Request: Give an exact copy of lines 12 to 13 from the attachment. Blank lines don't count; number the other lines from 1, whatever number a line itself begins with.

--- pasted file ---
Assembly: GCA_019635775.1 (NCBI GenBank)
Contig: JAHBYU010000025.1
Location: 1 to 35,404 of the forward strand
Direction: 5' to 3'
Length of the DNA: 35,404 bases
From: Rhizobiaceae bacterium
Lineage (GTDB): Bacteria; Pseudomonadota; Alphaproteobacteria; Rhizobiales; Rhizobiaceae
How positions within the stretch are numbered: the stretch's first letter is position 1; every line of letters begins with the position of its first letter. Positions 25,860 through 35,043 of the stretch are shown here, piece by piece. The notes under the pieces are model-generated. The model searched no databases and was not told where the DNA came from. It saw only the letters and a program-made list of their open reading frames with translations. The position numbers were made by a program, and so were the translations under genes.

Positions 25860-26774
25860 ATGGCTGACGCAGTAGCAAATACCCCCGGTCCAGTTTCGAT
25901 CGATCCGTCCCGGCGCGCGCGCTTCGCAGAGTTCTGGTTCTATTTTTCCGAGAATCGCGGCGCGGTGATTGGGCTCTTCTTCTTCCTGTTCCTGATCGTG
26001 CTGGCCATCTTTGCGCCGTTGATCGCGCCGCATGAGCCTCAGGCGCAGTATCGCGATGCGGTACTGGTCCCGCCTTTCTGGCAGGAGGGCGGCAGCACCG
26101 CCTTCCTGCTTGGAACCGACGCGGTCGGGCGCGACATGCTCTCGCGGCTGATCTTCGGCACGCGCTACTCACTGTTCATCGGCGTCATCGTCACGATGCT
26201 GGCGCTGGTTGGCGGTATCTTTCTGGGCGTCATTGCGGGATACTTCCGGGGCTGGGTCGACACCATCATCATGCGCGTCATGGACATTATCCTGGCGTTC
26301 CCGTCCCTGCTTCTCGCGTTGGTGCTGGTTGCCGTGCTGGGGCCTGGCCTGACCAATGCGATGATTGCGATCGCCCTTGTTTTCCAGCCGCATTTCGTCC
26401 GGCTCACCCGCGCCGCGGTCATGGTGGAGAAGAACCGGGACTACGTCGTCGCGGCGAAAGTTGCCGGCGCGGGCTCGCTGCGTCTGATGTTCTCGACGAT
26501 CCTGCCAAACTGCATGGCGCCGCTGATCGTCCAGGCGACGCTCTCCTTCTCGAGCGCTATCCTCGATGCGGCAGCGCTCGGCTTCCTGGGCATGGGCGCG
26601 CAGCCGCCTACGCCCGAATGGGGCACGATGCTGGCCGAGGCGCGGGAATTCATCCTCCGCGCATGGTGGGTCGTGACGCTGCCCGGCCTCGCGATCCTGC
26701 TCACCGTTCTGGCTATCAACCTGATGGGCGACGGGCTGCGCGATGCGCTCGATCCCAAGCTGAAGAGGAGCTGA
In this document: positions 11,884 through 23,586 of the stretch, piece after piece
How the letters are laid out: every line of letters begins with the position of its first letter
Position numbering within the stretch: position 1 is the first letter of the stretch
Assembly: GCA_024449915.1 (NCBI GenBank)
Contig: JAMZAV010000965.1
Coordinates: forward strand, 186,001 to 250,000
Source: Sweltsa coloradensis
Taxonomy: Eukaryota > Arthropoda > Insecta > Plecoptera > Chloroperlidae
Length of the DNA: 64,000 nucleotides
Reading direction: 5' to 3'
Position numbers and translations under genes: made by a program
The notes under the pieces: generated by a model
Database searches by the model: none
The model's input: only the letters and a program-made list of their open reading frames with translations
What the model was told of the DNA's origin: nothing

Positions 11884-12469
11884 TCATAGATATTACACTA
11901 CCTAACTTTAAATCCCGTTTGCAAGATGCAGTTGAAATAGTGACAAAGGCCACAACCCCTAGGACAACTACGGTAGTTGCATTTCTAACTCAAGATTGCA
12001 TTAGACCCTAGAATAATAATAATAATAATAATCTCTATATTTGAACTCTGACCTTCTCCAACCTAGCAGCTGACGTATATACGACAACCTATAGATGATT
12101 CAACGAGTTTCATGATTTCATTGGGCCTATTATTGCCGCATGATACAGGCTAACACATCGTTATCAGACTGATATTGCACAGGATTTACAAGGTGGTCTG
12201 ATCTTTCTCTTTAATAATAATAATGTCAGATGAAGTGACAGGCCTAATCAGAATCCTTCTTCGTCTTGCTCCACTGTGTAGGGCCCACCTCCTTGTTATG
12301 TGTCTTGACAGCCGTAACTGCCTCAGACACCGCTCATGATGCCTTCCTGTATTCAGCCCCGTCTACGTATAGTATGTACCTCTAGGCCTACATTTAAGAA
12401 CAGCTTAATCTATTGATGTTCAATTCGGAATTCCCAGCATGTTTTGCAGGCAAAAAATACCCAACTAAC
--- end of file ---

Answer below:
26001 CTGGCCATCTTTGCGCCGTTGATCGCGCCGCATGAGCCTCAGGCGCAGTATCGCGATGCGGTACTGGTCCCGCCTTTCTGGCAGGAGGGCGGCAGCACCG
26101 CCTTCCTGCTTGGAACCGACGCGGTCGGGCGCGACATGCTCTCGCGGCTGATCTTCGGCACGCGCTACTCACTGTTCATCGGCGTCATCGTCACGATGCT